WinBack: Cover Operations - I have good memories of this game. I never beat it, but I didn't put my full time and effort into beating it. I did own it, however, I only played this in bursts, as either I was playing games with friends, or I was focusing on bigger titles that I was trying to beat. Also, at this time, i was known for buying a lot of games, and never beating them. So I had a ton of games that I just never got around to beating. Too many games to go through. Especially when it came to PS and PS2 games. Way, way, way too many of those games for me to beat them all. I had a ton. Anyways, this game was fun. It was a 3rd person shooter, with some puzzle solving. Kind of like a "poor man's Metal Gear", sort of. Decent game tho. I had fun with it. It's worth checking out. It was one of the early games to use the "duck behind objects for cover" feature, which is common now a days, but relatively new back when this first came out.

Wetrix - This game had a small following, from what I remember. It's basically play on Tetris. Only, instead of trying to create lines while in a sideways rectangular box, you now have a 3D floor, and you have to use the falling pieces to create craters. The shapes that fall are random, and of different shapes, which are mostly Tetris-like shaped pieces. Not exactly like the classic Tetris shapes, but close to know that they were definitely inspired by them. Even the name of the game shows that it was inspired by Tetris. Anyways, some shapes have an up-arrow, while some have a down-arrow. The up arrow pieces raise the land up a level in the exact shape of the piece. While the down arrow pieces lower the land down a level in the exact same shape of the piece. So, you have to try and create different craters to hold as much water as you can. And the water will "fall" just like the "tetris-like" pieces. But you have to try and save as much of it as you can. So you have to create these craters to hold the water. However, because the up and down arrow pieces are random, and of different shapes and sizes, you have to be careful where you place your pieces, as you don't know what's coming next. And the water drops are at random intervals too. Interesting twist on the Tetris Concept. It's farther away from Tetris than Tetrisphere is. But still, a decent game in it's own right.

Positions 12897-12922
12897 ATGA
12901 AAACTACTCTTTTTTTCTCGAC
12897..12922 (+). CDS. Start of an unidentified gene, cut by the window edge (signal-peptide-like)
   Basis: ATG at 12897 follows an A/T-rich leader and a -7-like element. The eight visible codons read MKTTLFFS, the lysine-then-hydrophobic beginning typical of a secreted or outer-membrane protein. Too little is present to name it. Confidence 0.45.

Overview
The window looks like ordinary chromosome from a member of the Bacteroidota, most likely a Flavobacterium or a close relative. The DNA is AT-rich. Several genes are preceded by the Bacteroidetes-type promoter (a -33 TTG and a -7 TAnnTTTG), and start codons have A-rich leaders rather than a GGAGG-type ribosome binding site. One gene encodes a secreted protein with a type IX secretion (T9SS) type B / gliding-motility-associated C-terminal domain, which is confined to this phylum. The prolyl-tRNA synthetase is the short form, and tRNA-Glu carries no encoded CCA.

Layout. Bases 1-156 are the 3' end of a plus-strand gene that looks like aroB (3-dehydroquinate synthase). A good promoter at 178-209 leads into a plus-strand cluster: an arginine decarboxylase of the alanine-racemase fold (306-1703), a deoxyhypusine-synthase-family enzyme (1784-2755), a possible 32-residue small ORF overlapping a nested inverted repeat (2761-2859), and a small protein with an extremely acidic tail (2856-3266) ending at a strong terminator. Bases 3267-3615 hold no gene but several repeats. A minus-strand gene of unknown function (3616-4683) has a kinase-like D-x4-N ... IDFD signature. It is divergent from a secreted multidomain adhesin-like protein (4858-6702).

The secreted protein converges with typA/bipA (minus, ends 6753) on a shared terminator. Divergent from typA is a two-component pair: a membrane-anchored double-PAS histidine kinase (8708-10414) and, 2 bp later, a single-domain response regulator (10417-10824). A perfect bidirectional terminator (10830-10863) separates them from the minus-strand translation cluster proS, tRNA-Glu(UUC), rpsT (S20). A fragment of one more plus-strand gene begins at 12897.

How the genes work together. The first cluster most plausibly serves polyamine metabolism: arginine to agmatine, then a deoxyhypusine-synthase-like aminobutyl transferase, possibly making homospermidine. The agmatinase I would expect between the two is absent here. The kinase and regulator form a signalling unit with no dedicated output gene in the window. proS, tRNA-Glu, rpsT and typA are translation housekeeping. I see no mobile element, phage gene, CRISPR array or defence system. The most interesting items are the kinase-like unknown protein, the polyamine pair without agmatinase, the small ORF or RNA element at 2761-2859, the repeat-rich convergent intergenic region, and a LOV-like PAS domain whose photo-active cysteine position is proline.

That's about it for now. I may think of some more later. But that should be good enough for now. Hope you enjoyed.
All the games that Treasure released on the N64 were amazing. The very best is Sin & Punishment that came out late in the system's life and was a Japan-only release. Many folks missed out on this one, which is a shame. The carrier stage in particular is the stuff that legends are made of, pushing the N64 hardware to it's limits.

Bakuretsu Muteki Bangaioh is another Treasure game that never got a western release. Though the Dreamcast follow up did. Excellent little shooter that I'm glad I picked up early on. Then there's Mischief Makers (Yuke Yuke Troublemakers) which was the only N64 Treasure game to come out in the west. It's a quirky 2D platformer that's a lot of fun to play, has some resemblances to Gunstar Heroes and Dynamite Headdy.
Army Men Sarge's Heroes was one for me.
Mega Man 64 went hard back in the day. I remember renting it from Blockbuster and wanting to keep it until I finally convinced my parents to buy me a copy.
Harvest Moon! I bought my N64 specifically for this game and still actively play it to this day. :D
I think I liked that kids snowboarding game. We owned the console but only rented the games, so I never had a chance to get attached to any.
The one game that really jumps to my mind is Star Fox. I am trying to remember if it would be considered a big title. I think that it is more of a big title than some of the other ones mentioned above, but it is certainly not up there with the really big ones. Either way, though, it was a really good game and I spent a lot of time on it with my friends. I have some distinct memories of the room that we used to play it in...those were some good times.
I've seen Road Rash and Mega Man named a few times on the thread, and I would have thought that even though they aren't massive titles in the history of gaming, I wouldn't say they are small games either though and I would have certainly thought they couldn't be classed as 'lesser titles' and especially by N64 standards. It seemed to me that the N64 had quite a lot of what I guess you'd call niche games available and just because they might not have been made by the big software houses, didn't mean to say that they weren't worth playing.